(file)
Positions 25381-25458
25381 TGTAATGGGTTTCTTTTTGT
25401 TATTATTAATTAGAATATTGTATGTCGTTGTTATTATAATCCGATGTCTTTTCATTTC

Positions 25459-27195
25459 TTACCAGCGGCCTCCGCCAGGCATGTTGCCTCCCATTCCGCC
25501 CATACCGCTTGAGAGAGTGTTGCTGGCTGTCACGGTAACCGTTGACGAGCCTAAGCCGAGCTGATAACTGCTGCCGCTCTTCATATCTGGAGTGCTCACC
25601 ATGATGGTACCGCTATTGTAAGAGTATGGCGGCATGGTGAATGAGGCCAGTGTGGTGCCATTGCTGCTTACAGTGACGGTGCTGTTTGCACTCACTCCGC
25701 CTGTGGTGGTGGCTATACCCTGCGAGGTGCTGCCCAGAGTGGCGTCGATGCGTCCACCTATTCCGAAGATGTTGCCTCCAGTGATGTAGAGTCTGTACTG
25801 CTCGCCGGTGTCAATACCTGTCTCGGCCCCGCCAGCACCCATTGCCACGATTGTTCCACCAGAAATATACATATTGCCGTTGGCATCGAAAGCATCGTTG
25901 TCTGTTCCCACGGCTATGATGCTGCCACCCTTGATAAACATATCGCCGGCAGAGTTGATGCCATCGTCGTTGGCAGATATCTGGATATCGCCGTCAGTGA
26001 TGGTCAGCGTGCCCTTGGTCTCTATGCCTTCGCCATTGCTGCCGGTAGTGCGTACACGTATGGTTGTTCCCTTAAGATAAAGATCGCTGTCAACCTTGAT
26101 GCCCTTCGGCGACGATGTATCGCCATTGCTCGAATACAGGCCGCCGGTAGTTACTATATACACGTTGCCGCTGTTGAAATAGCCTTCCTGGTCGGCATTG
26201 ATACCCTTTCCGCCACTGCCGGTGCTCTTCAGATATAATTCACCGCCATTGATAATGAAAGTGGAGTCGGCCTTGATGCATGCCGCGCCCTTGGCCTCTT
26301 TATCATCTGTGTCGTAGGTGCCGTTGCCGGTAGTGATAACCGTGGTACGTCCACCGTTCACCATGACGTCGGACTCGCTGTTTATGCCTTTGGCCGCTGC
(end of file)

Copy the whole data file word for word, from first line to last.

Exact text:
Positions 25381-25458
25381 TGTAATGGGTTTCTTTTTGT
25401 TATTATTAATTAGAATATTGTATGTCGTTGTTATTATAATCCGATGTCTTTTCATTTC

Positions 25459-27195
25459 TTACCAGCGGCCTCCGCCAGGCATGTTGCCTCCCATTCCGCC
25501 CATACCGCTTGAGAGAGTGTTGCTGGCTGTCACGGTAACCGTTGACGAGCCTAAGCCGAGCTGATAACTGCTGCCGCTCTTCATATCTGGAGTGCTCACC
25601 ATGATGGTACCGCTATTGTAAGAGTATGGCGGCATGGTGAATGAGGCCAGTGTGGTGCCATTGCTGCTTACAGTGACGGTGCTGTTTGCACTCACTCCGC
25701 CTGTGGTGGTGGCTATACCCTGCGAGGTGCTGCCCAGAGTGGCGTCGATGCGTCCACCTATTCCGAAGATGTTGCCTCCAGTGATGTAGAGTCTGTACTG
25801 CTCGCCGGTGTCAATACCTGTCTCGGCCCCGCCAGCACCCATTGCCACGATTGTTCCACCAGAAATATACATATTGCCGTTGGCATCGAAAGCATCGTTG
25901 TCTGTTCCCACGGCTATGATGCTGCCACCCTTGATAAACATATCGCCGGCAGAGTTGATGCCATCGTCGTTGGCAGATATCTGGATATCGCCGTCAGTGA
26001 TGGTCAGCGTGCCCTTGGTCTCTATGCCTTCGCCATTGCTGCCGGTAGTGCGTACACGTATGGTTGTTCCCTTAAGATAAAGATCGCTGTCAACCTTGAT
26101 GCCCTTCGGCGACGATGTATCGCCATTGCTCGAATACAGGCCGCCGGTAGTTACTATATACACGTTGCCGCTGTTGAAATAGCCTTCCTGGTCGGCATTG
26201 ATACCCTTTCCGCCACTGCCGGTGCTCTTCAGATATAATTCACCGCCATTGATAATGAAAGTGGAGTCGGCCTTGATGCATGCCGCGCCCTTGGCCTCTT
26301 TATCATCTGTGTCGTAGGTGCCGTTGCCGGTAGTGATAACCGTGGTACGTCCACCGTTCACCATGACGTCGGACTCGCTGTTTATGCCTTTGGCCGCTGC